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Sept. 7, 2002

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Associated Press Writer

CHARLOTTESVILLE, Va. – South Carolina Coach Lou Holtz has seen a lot in three decades of coaching, but seven turnovers by his team was something new.

“I’ve been in this game a long time, and I don’t ever remember being in a situation like this,” Holtz said. “There were times we didn’t have nearly have that many turnovers in a season.”

Virginia used the miscues, and three touchdown passes from quarterback Matt Schaub, to beat the 22nd-ranked Gamecocks 34-21 Saturday night.

The Cavaliers, who began their season with three opponents now ranked in the Top 25, avoided their first 0-3 start since 1982.

“It’s a big step forward for our team,” Groh said. “We beat a real good team.”

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South Carolina’s Matthew Thomas returns the kickoff 95 yards untouched for the touchdown.
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Billy McMullen, a 6-foot-4 receiver who struggled to get open in the first two games, took advantage of South Carolina’s smaller secondary, catching four passes for 72 yards, including a 35-yard TD pass and three other catches facing third-and-long. He also scored on a two-point conversion.

One of the catches, a jaw-dropping one-hander on third-and-11 on a pass thrown well behind him, drew raves from Holtz and Virginia Coach Al Groh, who speculated that it was likely one of the best catches in Virginia history.

“It just stuck to my hand,” McMullen said.

“Even when I don’t make the perfect throw, I know he’ll make the play,” Schaub said. “It’s a good security blanket.”

The Gamecocks (1-1) fumbled six times and threw an interception. Three of the turnovers led to Cavaliers touchdowns, while two others happened deep in Virginia territory, stopping potential scoring drives.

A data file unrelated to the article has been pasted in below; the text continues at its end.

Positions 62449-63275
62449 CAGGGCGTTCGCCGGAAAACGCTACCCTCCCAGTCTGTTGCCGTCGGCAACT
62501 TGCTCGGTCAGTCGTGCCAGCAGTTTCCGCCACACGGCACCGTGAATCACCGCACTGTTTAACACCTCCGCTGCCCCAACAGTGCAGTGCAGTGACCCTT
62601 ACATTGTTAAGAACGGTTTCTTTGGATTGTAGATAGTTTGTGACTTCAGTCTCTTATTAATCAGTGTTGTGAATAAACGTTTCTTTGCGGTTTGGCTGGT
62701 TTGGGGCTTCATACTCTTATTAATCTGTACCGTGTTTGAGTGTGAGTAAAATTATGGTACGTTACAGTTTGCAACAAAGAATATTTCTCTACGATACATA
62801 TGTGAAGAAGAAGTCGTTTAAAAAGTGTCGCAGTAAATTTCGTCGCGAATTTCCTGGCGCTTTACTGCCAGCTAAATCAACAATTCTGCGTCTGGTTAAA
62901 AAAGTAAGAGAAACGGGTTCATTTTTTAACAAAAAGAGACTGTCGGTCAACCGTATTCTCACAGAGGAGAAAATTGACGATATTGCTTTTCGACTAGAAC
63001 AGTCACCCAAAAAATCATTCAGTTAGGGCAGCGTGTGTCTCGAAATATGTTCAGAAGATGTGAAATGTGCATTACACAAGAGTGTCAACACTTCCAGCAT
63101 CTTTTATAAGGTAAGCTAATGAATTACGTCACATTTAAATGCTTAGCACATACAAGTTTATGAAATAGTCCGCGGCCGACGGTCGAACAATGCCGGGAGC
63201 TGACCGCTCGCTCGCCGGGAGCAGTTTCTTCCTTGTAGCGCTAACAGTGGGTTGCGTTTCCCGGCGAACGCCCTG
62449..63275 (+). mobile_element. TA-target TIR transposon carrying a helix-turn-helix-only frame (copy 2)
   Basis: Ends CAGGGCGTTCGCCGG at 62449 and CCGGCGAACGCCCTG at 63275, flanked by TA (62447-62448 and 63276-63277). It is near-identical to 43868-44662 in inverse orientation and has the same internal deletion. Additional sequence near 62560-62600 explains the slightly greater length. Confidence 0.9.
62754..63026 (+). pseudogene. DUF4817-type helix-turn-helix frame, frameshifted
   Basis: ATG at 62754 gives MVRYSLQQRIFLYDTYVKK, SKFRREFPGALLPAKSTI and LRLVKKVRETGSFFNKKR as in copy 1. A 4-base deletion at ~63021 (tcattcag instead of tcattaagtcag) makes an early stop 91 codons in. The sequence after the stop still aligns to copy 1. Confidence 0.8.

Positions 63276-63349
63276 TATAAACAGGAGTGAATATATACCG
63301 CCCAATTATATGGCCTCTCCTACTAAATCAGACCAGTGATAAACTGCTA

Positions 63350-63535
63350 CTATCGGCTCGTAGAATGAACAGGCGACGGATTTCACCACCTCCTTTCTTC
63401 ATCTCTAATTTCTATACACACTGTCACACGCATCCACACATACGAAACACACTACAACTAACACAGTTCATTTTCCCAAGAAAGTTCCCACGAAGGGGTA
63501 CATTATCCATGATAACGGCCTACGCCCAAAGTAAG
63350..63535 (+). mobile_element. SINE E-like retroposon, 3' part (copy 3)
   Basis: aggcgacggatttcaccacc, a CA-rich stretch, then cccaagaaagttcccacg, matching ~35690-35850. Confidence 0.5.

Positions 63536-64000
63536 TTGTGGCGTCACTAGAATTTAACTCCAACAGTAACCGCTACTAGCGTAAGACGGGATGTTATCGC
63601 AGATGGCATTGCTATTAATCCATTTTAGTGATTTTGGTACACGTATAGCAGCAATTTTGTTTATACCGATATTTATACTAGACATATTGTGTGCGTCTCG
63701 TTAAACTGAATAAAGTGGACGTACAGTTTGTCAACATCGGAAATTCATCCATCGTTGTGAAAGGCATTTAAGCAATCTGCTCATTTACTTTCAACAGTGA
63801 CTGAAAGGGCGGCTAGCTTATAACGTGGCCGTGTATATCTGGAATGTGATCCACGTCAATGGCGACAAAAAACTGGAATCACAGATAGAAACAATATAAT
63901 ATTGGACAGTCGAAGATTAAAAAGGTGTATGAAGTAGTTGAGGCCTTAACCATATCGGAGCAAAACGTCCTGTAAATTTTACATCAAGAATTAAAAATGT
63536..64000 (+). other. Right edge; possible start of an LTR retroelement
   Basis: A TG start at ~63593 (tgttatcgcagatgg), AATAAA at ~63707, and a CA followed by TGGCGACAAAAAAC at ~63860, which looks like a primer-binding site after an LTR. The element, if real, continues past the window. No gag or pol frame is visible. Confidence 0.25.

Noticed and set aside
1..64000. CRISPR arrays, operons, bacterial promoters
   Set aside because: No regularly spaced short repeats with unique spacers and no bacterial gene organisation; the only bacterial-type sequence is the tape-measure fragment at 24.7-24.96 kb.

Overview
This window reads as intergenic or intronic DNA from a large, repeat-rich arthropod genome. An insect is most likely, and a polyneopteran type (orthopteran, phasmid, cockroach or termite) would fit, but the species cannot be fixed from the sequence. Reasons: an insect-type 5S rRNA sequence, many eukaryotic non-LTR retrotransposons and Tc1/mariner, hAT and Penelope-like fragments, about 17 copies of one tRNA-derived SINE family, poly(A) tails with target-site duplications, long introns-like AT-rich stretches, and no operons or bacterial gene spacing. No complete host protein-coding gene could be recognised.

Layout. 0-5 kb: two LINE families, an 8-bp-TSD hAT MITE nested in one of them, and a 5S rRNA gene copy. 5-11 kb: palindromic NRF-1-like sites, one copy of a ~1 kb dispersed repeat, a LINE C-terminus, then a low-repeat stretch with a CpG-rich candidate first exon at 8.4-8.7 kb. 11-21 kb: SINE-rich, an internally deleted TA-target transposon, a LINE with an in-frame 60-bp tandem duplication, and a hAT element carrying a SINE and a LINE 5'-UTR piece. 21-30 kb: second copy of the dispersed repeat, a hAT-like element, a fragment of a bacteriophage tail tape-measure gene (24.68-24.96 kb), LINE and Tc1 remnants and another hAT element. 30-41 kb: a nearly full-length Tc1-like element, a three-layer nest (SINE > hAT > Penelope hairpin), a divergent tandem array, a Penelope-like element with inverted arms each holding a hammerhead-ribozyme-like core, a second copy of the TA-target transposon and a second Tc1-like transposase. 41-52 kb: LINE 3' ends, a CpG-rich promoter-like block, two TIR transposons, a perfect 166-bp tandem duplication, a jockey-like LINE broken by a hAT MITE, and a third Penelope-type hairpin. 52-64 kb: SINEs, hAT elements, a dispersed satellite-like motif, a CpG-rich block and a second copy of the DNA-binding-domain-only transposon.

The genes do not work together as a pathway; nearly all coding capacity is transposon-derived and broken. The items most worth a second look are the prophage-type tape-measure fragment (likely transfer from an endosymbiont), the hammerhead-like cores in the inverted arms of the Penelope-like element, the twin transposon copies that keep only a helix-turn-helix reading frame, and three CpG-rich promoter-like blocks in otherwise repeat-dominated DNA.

“They’re just trying to make great plays,” Holtz said. “They’ve just got to learn that you don’t need to make a great play, but you need to eliminate the bad play.”

South Carolina’s defense, which looked suspect in a 34-24 season opening victory over New Mexico State, again gave up big yardage. The Cavaliers amassed 339 yards of total offense, including 196 passing.

The Cavaliers trailed 21-20 at halftime but took advantage of two third-quarter fumbles to take a 13-point lead. With a little over four minutes remaining in the quarter, Schaub was intercepted on the South Carolina 6 by Langston Moore, but Moore fumbled and Schaub recovered. Three plays later, Schaub hit Kase Luzar for a 5-yard TD pass.

On the next drive, Gamecocks quarterback Corey Jenkins fumbled on his own 20, and Virginia’s Angelo Crowell recovered. On the next play, tight end Heath Miller, originally recruited as a potential quarterback, threw a 20-yard TD pass to Patrick Estes to make it 34-21.

“As soon as they called it, I knew it would be a touchdown,” Schaub said.

South Carolina had several scoring opportunities in the final quarter, but turnovers deep in Virginia territory ended two drives, and a failed fourth-down conversion ended the other.

Virginia opened the game with a 14-play touchdown drive, converting four third-down plays needing 5 yards or more. Schaub completed seven of nine passes on the drive, including a 1-yard TD catch by Miller.

The Gamecocks responded with a 52-yard TD drive, capped by a 10-yard inside screen pass to Matthew Thomas.

In the second quarter, South Carolina took a 14-7 lead on a 60-yard drive, aided by a pass-interference penalty and an unsportsmanlike conduct call on Groh. The coach came onto the field and launched a tirade after officials called the interference penalty, which negated an interception by Shernard Newby.

Schaub finished 20-of-30 for 170 yards and two interceptions. After sharing time with redshirt freshman Marques Hagans in the first two games, Schaub played nearly the entire game Saturday.

Jenkins was 12-of-21 for 119 yards with a touchdown pass and an interception. He also ran 20 times for 94 yards.